I’m in the middle of my eighth summer teaching at this place, so I’m teching – no joke – 10 shows right now, but I wanted to take a moment to draw some attention to some folks.
So this whole Chase grant thing is complete. And Chicago theatres made their mark, and in several of the 15 cases landed in the top 200 of companies (thus receiving a $20,000) in creative ways that didn’t buy into Chase’s marketing mechanism. That’s $300,000 that Chase just dumped on typically small-to-mid-sized Chicago theatres. I find that fact to be awesome. However, I’ve also been a fairly vocal opponent of the community messaging behaviors that the grant tends to encourage, so the folks that I did end up voting for demonstrated some capacity for making the ask for votes their own.
The Neo-futurists first prompted me to support them by leveraging their campaign during the run of a show that directly and ingeniously interrogated the links and points of contact between arts, corporate structures and marketing (check out their “word from our sponsor” videos). In addition, they focused their requests for votes to facebook-ready laptops available in their lobby, rather than impersonal, overwhelming and disconnecting e-mail blasts.
Another group, Will Act For Food, outlined the specific uses they intend for the funds which included benefits beyond production value and replacing other grants such as Illinois Arts Council funding that have dried up or been delayed. Essentially, they added some transparency to the ask, which in turn makes them somewhat accountable as beneficiaries of the grant to achieve some measurable results out of their windfall. I hope that all companies who get funds from a community-voted grant demonstrate the same level of accountability to that community who votes for them, just as you would file a grant report to a granting association. That structure, I think, helps young non-profits with loose infrastructures gather some long-term support in times like these.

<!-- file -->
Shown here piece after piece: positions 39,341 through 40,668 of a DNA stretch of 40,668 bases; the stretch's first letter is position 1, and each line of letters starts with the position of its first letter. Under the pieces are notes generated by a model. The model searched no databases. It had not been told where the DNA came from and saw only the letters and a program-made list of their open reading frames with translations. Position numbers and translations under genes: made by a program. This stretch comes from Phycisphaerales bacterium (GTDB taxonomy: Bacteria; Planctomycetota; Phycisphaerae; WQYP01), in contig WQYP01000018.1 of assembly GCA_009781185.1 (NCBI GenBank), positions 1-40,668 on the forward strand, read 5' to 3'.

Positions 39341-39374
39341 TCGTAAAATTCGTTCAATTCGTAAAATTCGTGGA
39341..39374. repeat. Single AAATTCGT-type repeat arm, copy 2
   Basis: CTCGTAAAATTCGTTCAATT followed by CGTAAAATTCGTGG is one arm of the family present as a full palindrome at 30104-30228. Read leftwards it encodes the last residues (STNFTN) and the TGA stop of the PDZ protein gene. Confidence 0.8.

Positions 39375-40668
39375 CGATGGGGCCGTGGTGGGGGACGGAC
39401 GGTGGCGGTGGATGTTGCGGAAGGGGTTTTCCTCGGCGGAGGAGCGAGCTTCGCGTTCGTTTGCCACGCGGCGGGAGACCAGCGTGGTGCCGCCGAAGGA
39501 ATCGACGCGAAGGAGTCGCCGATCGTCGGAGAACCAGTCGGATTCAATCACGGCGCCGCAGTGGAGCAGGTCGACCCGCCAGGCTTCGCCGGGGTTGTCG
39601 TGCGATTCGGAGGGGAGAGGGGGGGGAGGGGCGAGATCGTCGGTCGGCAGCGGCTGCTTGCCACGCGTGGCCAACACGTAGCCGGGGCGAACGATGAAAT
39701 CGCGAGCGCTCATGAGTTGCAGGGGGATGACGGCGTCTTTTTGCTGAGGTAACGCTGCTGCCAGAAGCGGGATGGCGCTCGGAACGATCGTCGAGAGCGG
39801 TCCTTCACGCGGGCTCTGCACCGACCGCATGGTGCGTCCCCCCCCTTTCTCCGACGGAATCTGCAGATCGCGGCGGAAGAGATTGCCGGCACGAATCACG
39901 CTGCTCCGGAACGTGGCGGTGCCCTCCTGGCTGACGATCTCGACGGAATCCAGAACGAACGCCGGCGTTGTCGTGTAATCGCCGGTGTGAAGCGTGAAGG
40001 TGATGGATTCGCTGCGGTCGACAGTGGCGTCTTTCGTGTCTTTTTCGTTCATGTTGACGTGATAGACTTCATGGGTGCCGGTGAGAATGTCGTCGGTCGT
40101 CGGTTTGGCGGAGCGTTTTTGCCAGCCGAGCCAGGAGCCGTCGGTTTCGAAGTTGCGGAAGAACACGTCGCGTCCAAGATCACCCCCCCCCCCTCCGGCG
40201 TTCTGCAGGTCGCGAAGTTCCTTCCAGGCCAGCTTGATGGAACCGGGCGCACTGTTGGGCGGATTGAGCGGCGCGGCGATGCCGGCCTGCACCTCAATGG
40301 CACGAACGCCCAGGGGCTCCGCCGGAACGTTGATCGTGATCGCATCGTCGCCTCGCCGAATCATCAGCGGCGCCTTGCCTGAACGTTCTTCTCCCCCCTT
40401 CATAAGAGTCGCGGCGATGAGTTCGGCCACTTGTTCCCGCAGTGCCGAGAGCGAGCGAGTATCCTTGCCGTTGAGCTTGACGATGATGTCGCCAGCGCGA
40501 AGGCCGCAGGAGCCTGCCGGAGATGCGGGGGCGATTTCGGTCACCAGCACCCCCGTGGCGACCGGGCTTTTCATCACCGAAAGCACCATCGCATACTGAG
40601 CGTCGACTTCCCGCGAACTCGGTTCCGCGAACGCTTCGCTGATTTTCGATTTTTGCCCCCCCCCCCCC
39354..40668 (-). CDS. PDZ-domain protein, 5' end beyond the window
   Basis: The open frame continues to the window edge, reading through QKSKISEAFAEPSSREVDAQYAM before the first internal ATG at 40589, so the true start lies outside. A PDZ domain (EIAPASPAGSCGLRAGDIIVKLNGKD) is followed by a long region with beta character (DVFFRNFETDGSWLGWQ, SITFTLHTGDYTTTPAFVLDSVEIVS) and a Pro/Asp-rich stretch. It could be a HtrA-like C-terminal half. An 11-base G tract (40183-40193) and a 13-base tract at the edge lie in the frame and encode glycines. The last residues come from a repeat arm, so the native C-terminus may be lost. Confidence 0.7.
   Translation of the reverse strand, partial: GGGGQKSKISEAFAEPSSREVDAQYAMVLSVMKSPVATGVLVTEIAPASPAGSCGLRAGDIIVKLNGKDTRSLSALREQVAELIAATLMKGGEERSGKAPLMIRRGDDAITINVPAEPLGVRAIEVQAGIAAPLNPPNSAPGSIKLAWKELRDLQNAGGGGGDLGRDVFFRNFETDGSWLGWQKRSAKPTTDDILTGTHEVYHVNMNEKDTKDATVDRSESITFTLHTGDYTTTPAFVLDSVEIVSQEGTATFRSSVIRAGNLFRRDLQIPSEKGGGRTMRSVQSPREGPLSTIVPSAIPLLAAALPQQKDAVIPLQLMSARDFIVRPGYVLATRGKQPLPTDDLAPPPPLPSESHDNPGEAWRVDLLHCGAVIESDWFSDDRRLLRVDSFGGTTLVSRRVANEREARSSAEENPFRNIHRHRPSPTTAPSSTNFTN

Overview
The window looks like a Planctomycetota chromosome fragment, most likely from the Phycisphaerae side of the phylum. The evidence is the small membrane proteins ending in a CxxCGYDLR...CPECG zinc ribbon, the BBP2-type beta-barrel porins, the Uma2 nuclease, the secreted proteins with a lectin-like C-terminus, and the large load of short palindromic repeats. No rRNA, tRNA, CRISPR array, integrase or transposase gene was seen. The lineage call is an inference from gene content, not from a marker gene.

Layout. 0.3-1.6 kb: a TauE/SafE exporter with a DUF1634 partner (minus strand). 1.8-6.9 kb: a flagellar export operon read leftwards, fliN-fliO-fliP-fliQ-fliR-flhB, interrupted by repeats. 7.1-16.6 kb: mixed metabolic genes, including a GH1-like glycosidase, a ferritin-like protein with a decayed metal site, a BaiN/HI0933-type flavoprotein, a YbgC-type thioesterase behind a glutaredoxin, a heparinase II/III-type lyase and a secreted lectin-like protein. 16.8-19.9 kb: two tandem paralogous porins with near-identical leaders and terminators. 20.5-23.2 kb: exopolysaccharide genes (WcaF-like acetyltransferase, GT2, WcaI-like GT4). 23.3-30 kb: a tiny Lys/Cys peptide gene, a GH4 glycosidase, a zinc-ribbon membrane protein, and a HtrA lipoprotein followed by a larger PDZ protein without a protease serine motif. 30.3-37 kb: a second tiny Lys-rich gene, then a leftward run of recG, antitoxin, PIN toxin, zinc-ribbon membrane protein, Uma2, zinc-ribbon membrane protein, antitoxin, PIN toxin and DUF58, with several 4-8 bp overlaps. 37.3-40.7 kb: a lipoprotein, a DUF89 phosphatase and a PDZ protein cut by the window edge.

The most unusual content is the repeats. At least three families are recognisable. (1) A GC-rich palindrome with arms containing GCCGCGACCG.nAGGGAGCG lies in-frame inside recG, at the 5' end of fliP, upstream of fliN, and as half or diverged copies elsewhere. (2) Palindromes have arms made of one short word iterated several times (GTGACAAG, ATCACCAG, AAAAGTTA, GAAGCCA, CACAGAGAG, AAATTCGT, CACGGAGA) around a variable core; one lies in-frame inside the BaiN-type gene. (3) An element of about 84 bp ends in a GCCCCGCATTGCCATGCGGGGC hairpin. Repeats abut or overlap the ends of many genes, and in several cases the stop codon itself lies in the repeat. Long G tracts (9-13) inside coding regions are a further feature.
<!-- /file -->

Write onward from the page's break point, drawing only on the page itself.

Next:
But all that’s just my opinion. It was a hard decision, and not one done without some hand-wringing, but my company New Leaf decided not to participate in the campaign because the methods we’d have to employ to win such a grant at this stage didn’t fit our vision of how we want to cultivate relationships with the community.
But let me tell you what does fit our vision: 84 People voted for us anyway despite the fact that we didn’t ask for their votes. And I’d like to thank them personally now. I don’t have access to the entire list (I’m curious to know if winners / administrators DO have access) but I’ll make do with what I can.
Thank you, Rebecca Zellar, for casting the first vote for New Leaf.
Thanks to Sally LaRowe, Jonathan Baude and the Theatre Seven folks who were one of the 15 theatres who won the grant, Ziza Bonszabrié, Emjoy Gavino, and Andrew Wilder who runs this great blog about making cheese.
Thank you @loehrbrarian.
Thank you to Pat Fries. Thank you to Nate Burger (a.k.a Monday). Thank you to Camden Peterson, one of my NHSI students who’s now all matriculated and ME’d for us on a show. Thank you to my intern Sarah Ramos who just moved to Chicago and is now a kick ass sound designer who you’re about to hear about.
Thank you to Lindsay Bartlett, John Taflan, Brenda Kelly and Katie Genualdi.
Thank you to blogger / playwright / tastemaker Rob Kozlowski.
Thank you to Lee Keenan, who is not related to me except through our love of theatrical design.
And thank you to everyone else who spoke up for us while we focused our energy elsewhere.
Your ongoing relationship and in many cases partnership with us is worth more than $20,000. A lot more. And I just wanted to say that.Buy Me a Coffee?